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OU baseball: Cade Cavalli to call his own pitches, focus solely on pitching in 2020

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OU vs. UT-Arlington Baseball

Junior pitcher Cade Cavalli throws a pitch against UT-Arlington Oct. 6, 2019.

At the Sooners’ introductory press conference a week prior to the start of the 2020 season, head coach Skip Johnson announced his vision for a game plan he said he probably hasn’t pursued in almost 30 years of coaching: give his pitcher the reins to call his own pitches.

Of course, not every one of Johnson’s pitchers will have such liberty. It will likely only be juniors Cade Cavalli and Levi Prater, the top two starters in OU’s rotation.

Johnson specified his plan with Cavalli when he takes the hill on opening day.  “I’ll make a suggestion on which pitches to call but he’s gonna call his own pitches," he said.

“He has conviction in what he does.”

This new responsibility may serve as evidence of the growth Cavalli has experienced between years two and three on the team. The recent offseason saw the junior right-hander earn a spot on the USA Collegiate Baseball National Team and soon after he decided he would relinquish the two-way role to focus only on pitching. While his status as “Friday-night starter” carries over from 2019, his value may only be enhanced with the loss of dependable starter Nathan Wiles to the MLB.

Sooner fans will certainly miss the bat. Cavalli had only 72 at-bats in 2019 — more than 100 fewer than he had as a freshman in 2018 — but he managed to hit four home runs and hit .319.

The decline in at-bats compared to the amount of innings logged on the mound last season made it clear where Cavalli seemed to be headed. The switch to full-time pitching has allowed Cavalli to put more emphasis on pitching-related details, from rehab to lifts and exercises before and after sessions, Johnson said.

“Working on holding runners, working on understanding pitch-ability from pitch to pitch, understanding going from a high fastball to a breaking ball,” Johnson said. “Those things are things that he’s gonna continue to grow in even as he goes from game to game this year and understanding more about what he’s gonna do versus what they’re gonna do to him and the strength that he has.”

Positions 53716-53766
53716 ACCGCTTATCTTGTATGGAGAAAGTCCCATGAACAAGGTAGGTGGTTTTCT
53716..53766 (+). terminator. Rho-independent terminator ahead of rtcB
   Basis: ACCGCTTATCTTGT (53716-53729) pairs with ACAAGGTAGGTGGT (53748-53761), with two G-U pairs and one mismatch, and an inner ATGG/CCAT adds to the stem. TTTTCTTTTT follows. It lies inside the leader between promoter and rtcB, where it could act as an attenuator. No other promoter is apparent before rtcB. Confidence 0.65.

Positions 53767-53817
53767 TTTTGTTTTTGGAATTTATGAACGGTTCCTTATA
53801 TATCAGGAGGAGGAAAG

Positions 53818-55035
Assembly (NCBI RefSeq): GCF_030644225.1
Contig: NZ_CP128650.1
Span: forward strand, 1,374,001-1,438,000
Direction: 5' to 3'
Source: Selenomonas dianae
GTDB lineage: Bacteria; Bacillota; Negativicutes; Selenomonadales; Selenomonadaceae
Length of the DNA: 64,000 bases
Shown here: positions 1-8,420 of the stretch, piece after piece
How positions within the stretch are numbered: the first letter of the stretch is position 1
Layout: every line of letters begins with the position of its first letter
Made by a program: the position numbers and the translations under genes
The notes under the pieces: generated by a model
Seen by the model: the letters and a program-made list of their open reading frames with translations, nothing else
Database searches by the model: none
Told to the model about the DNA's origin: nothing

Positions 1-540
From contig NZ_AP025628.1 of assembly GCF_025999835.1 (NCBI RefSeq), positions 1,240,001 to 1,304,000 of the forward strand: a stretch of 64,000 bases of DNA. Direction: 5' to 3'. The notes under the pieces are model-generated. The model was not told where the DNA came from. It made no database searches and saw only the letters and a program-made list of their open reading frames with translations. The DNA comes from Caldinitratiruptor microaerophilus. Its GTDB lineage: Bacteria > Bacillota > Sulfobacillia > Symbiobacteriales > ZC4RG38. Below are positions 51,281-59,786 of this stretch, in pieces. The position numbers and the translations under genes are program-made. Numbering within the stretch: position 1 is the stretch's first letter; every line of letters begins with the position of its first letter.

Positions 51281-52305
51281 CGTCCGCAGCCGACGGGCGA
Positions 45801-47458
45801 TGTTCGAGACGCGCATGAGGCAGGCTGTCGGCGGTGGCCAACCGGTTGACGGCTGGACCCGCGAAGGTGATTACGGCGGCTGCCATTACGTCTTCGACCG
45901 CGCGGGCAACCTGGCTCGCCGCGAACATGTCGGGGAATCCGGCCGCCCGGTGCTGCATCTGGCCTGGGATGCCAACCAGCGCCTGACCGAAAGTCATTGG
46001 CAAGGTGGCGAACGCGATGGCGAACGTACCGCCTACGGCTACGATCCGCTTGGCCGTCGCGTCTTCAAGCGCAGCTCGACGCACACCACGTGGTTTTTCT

It may seem odd to some that Johnson is giving Cavalli such a responsibility after only one full season as a primary starter. Cavalli only pitched 17.1 innings as a freshman and admitted he came to OU without much pitching experience. Although he may never have called games on the rubber, Cavalli said he has called his own games behind the plate as a catcher. Even when he used to play shortstop he said he would read pitches and closely monitor batters’ swings.

“I think Cade’s a baseball player,” Johnson said. “Not only is he a good athlete but … he’s also a baseball player and a guy that’s not afraid to play when it’s cold or not afraid to get his nose in there and get after it, grind it out. It’s not always about how he looks, it’s about the product of what he does and that’s huge for what he’s gonna do this year.”

Moments before first pitch in the Sooners’ opening game against Virginia on Feb. 14, Cavalli and the starting catcher — likely either Brady Lindsly or Justin Mitchell — will talk about the game plan. From there, the process will be about learning and adapting throughout the game and, long term, throughout the entire season.

“I’m just learning,” Cavalli said. “It’s all about the process and I’m learning about pitching and I have a great mind in Skip that I get to learn from. It’s been fun and I’m ready to keep learning.

“(Skip) has full trust in us.”


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